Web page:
By Shannon Teoh
KUALA LUMPUR, June 20 — Just 10 days before the results of a crucial review, the Najib administration has assured the public that the fate of the RM700 million rare earth plant in Kuantan will be based on facts and not emotional or political reasons.
Minister of International Trade and Industry Datuk Seri Mustapa Mohamed said although Australian Miner Lynas Corp was given a manufacturing licence to build its plant for economic reasons, “issues of public safety and health, and environment were also” considered.
“Any decision taken will be based on facts, not emotion or political considerations. The International Atomic Energy Agency-appointed (IAEA) expert panel will determine the facts in this case, and the government’s decisions will be guided by its findings and recommendations,” he said in an essay sent to The Malaysian Insider last night.
The United Nations’ nuclear body led a team of international experts to meet stakeholders in Malaysia three weeks ago, after the government bowed to public opposition due to fears of radiation pollution in April and put the project on ice pending a month-long review.
But critics claim the nine-man panel, who will submit its recommendations to Putrajaya by the end of the month, will simply rubber-stamp the government’s decision.
They further claim that as a team of radiological experts, the panel lacked the expertise to look into other aspects of public health and the environment.
In his essay titled “Public safety and business: Getting the priorities right,” Mustapa said Malaysia welcomes foreign investment to help modernise and grow the economy, but would first evaluate the benefits and spin-offs to the economy, such as job creation and technology transfer.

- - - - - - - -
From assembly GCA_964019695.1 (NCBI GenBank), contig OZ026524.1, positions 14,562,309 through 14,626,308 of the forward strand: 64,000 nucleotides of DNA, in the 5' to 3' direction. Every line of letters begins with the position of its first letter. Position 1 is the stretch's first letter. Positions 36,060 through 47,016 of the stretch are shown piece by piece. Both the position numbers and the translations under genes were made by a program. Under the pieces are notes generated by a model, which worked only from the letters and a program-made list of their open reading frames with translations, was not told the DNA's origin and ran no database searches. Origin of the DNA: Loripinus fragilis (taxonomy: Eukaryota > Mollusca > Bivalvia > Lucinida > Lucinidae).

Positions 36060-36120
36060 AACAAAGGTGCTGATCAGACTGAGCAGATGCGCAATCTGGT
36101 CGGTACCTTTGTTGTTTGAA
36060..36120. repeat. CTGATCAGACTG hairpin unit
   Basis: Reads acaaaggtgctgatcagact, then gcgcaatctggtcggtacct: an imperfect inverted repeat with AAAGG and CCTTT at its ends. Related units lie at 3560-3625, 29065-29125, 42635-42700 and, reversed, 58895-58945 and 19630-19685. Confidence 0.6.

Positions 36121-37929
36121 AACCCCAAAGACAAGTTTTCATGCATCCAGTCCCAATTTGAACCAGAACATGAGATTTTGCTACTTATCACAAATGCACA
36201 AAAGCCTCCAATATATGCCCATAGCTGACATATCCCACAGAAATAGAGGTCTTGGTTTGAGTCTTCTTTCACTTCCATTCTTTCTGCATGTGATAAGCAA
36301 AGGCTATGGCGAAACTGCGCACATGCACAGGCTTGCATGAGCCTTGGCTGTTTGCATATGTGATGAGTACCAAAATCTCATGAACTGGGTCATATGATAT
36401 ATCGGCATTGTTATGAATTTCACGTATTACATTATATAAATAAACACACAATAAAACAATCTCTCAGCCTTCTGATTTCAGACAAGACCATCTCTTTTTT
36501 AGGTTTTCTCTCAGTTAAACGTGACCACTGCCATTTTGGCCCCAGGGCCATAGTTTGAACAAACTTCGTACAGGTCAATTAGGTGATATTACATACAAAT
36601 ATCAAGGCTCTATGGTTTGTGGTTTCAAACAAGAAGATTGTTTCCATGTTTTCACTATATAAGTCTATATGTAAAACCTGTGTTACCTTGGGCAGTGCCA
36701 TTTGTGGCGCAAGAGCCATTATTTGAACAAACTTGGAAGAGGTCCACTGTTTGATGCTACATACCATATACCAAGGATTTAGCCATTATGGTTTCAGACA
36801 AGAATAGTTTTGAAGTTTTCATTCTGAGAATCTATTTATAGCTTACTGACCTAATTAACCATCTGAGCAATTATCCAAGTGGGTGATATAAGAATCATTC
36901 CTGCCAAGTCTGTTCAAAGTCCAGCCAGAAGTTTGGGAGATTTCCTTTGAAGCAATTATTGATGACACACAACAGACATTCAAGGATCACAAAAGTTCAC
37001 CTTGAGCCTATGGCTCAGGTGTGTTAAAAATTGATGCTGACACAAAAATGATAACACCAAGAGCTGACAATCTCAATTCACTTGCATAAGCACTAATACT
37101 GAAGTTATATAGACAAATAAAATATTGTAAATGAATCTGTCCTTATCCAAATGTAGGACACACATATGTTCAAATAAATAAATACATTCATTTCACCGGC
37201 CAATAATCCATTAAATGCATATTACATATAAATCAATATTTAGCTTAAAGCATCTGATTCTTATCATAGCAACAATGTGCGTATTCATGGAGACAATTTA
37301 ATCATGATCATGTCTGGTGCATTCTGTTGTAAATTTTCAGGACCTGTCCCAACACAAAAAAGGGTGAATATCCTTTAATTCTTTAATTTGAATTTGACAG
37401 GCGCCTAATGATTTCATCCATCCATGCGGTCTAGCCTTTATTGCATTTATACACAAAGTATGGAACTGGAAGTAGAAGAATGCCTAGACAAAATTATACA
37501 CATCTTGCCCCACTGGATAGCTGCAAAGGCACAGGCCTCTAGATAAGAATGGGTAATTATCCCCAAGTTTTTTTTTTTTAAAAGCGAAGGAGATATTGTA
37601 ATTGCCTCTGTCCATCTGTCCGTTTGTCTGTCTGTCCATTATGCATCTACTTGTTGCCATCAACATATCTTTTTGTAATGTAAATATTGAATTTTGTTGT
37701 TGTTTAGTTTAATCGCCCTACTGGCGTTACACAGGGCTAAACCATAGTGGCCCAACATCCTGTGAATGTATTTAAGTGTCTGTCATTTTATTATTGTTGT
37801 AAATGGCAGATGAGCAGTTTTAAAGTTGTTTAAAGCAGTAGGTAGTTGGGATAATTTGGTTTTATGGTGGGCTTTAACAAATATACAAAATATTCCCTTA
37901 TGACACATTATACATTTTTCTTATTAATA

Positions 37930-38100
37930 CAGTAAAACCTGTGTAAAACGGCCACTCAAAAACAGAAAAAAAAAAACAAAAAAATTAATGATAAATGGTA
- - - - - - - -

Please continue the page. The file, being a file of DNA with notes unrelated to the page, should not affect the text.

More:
“Not any investment, of course, but the right type of investment,” he wrote.
Lynas has said that its plant — which will extract rare earth metals crucial for high technology products such as smartphones, hybrid cars and wind turbines — will create an RM4 billion multiplier effect annually and will hire 350 skilled workers, 99 per cent of whom will be Malaysian.
Although reports say the plant may earn RM8 billion for Lynas, more than one per cent of the Malaysian GDP, critics have questioned the real economic benefit of the project, pointing to the 12-year tax holiday the Australian company will enjoy due to its pioneer status.
The government estimates investment spinoffs of RM2.3 billion from the plant, including the RM300 million already poured into two factories in the Gebeng industrial zone that will produce hydrochloric and sulphuric acid needed to extract the rare earth metals.
Mustapa added that despite the government calling for the review, investors would still welcome the fact that Malaysia makes its decisions based on facts and reason, and does not act arbitrarily.
“This incident also highlights the need for investors to be responsible corporate citizens in their host country. They should adhere to standards of conduct and governance which are not in any way inferior to those practised in their home country. I think these are legitimate expectations, and no enlightened investor will have any quarrel with them,” he wrote.
He also called on all parties to “refrain from making comments that may pre-judge the panel’s findings” that is due on June 30.
Despite the review process, which has frozen the approval process for two months, Lynas expects no delay to its plans to begin operations in September.